Fine Art Photography Daily

The Hand in Nature, Tyler Green: The Missing Forest


©Tyler Green, Missing Forest, Clear Lake

The Hand in Nature: a week of photographs that manipulates how we see and foresee our environment.

Photographs help us process what is happening in the world, and this week we’ll be following photographers whose work inspects humans’ impact on the earth. More importantly, the posts will focus on how each photographer uses their hand in the manipulation of imagery. Many of the photographers’ works curiously demonstrate our history and future relationship with the earth. 

Today we will focus on Tyler Green’s photography series, Missing Forest.

Tyler’s work started with being confronted head-on with what resource extraction looked like while hiking in the Pacific Northwest. He felt a sense of loss, longing, and wishing as he roamed the extracted landscapes. Starting in 2020, throughout the pandemic, Tyler confronted multitudes of large first growth trees.  To clarify, these are not small scenes; the stumps he photographed range from six to eleven feet in diameter. He intentionally shows stumps with signs of springboard notches, this being an indicator of a method that loggers used to cut down larger trees. Within his process, Tyler examines what value the trees have and had when living out their existence in obscurity. This query is present throughout all his work and is something he wants to illuminate, and in actuality, through his process, he does.


©Tyler Green, Behind the Scenes of Missing Forest

Artificial light is a tool Tyler uses in his most ambitious works that make up the more extensive sub-series of Missing Forest. In his group of photographs called Remnants, Tyler illuminates’ stumps as if they are glowing, allowing them a clear separation from the surrounding trees. In Ghosts, light beams create physical extensions from the stump to the sky. Lasers are used in Incisions, another group of photos, to create a light line symbolizing the physical line where these trees could soon be cut. The result of Tyler’s play with light is poetic and profound; it represents the memories of a past life and has given these unacknowledged trees a stage when they usually go unseen.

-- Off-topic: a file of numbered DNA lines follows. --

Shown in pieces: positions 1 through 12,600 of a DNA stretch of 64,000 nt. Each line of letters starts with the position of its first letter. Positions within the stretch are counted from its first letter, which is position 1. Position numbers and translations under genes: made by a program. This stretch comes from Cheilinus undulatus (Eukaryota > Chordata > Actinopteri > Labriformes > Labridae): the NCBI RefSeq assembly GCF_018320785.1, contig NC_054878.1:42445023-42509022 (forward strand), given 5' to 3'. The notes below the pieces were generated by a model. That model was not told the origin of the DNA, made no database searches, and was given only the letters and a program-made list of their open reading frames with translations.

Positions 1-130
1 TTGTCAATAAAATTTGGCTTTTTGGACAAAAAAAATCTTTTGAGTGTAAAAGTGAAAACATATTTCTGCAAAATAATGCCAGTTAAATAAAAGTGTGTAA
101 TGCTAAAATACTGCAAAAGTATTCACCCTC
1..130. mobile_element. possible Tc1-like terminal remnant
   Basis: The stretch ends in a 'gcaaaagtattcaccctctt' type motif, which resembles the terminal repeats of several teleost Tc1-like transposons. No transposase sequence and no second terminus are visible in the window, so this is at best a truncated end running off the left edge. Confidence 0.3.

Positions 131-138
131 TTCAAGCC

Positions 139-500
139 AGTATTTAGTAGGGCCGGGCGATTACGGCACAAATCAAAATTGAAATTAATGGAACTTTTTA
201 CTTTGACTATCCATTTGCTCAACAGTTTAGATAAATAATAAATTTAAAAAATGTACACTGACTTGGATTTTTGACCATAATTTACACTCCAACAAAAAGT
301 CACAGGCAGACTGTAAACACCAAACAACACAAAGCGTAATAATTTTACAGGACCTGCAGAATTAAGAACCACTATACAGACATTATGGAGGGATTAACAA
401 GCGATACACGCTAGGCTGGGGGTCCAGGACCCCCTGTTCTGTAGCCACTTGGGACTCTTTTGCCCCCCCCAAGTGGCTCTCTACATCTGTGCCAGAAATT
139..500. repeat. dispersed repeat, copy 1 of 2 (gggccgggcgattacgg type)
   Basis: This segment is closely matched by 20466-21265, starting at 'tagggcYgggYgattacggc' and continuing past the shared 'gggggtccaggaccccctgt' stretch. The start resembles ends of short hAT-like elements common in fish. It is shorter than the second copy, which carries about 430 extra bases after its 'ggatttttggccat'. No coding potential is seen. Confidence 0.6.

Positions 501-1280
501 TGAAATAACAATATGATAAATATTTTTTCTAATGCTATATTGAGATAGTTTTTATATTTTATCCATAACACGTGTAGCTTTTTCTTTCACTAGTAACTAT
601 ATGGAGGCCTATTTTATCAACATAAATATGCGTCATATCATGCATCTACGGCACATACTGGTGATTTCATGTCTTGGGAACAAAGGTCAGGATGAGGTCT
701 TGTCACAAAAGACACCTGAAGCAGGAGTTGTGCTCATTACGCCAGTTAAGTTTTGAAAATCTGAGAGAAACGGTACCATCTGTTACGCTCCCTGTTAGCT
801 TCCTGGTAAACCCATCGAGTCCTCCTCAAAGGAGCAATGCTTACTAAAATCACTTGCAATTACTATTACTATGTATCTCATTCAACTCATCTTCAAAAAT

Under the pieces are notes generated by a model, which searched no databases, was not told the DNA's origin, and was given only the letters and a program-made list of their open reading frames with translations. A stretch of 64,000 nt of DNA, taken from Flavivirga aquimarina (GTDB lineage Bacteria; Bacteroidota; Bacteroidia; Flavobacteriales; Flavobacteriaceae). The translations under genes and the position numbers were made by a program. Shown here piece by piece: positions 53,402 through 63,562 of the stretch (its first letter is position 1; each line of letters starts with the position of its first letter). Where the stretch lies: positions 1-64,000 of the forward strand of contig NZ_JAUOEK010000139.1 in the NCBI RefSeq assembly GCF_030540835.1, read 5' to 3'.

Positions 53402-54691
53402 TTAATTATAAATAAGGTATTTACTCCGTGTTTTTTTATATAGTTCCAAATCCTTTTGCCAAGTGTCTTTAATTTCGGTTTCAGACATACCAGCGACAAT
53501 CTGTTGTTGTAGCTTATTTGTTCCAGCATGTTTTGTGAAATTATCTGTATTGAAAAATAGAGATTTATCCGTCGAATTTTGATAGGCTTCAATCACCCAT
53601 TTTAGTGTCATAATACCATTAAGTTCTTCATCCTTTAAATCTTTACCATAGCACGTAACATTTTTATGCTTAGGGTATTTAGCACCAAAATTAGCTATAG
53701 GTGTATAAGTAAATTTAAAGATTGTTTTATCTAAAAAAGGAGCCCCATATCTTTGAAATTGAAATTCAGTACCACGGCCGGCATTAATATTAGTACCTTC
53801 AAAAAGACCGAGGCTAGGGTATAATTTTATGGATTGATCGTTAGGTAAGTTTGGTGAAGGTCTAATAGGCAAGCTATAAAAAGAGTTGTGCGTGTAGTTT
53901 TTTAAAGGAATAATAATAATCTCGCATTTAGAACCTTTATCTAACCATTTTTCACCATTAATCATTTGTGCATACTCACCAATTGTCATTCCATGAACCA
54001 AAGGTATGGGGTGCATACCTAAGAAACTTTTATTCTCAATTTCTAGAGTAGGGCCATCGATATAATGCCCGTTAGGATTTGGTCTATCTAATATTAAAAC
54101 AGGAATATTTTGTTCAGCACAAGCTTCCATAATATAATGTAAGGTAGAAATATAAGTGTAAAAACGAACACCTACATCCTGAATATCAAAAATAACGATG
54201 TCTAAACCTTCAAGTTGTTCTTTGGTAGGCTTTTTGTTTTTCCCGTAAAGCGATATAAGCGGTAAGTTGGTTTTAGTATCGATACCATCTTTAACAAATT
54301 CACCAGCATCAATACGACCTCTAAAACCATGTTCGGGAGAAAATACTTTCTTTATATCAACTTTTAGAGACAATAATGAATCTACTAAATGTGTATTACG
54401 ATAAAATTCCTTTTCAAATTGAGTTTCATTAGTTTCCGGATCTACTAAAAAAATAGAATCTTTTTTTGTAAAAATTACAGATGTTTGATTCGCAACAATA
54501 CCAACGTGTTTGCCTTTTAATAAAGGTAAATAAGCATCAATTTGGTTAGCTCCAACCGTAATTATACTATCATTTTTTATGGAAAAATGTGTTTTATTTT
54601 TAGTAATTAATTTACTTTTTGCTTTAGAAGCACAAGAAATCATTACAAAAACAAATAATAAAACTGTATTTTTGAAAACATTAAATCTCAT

In the traditions of black and white film photography, with its timely factual quality, it is easy to assume that Tyler is presenting the scene precisely as found. Tyler, in actuality, uses digital to deal with the multiple technical complications in lighting and editing. One key thing to note is that he shoots with his digital camera limited to the infrared spectrum of light (850+ nanometers wavelength). Infrared light is monochromatic by nature and conforms to black and white when the color data is removed, making the lifeless elements stand out. The separation of darks and lights adds to the mysterious and somber qualities of the photos. The infrared results most influence the Remnant stumps, where the skeleton quality is more pronounced.


©Tyler Green, Missing Forest, Remnants, Northrup Creek II, ten feet seven inches in diameter


©Tyler Green, Snoqualmie Middle Fork Second Growth

Tyler is not only a photographer; he has a background as a data analyst, which also speaks to the other processes of his work. He spends a lot of time learning about the history of these wooded landscapes. Tyler shares the information he collects. Along with his imagery, he includes old growth maps and satellite imagery of the regions that he explores. Seeing these landscape transitions in such a short time is eye-opening but adds a more substantial weight to what we are viewing in Tyler’s photographs. For example, Tyler shares satellite imagery of the Tehaleh Community, a newly developed housing community in Washington that is particularly alarming as the landscape shifts within a few short years. Looking up this community, one will find a fancy website marketing upscale homes that are immersed in the beautiful forests of the Pacific Northwest. The satellite imagery gives us a birds-eye view of how we manipulate this landscape to be near it.


©Tyler Green, Missing Forest, Satellite, Tehaleh Community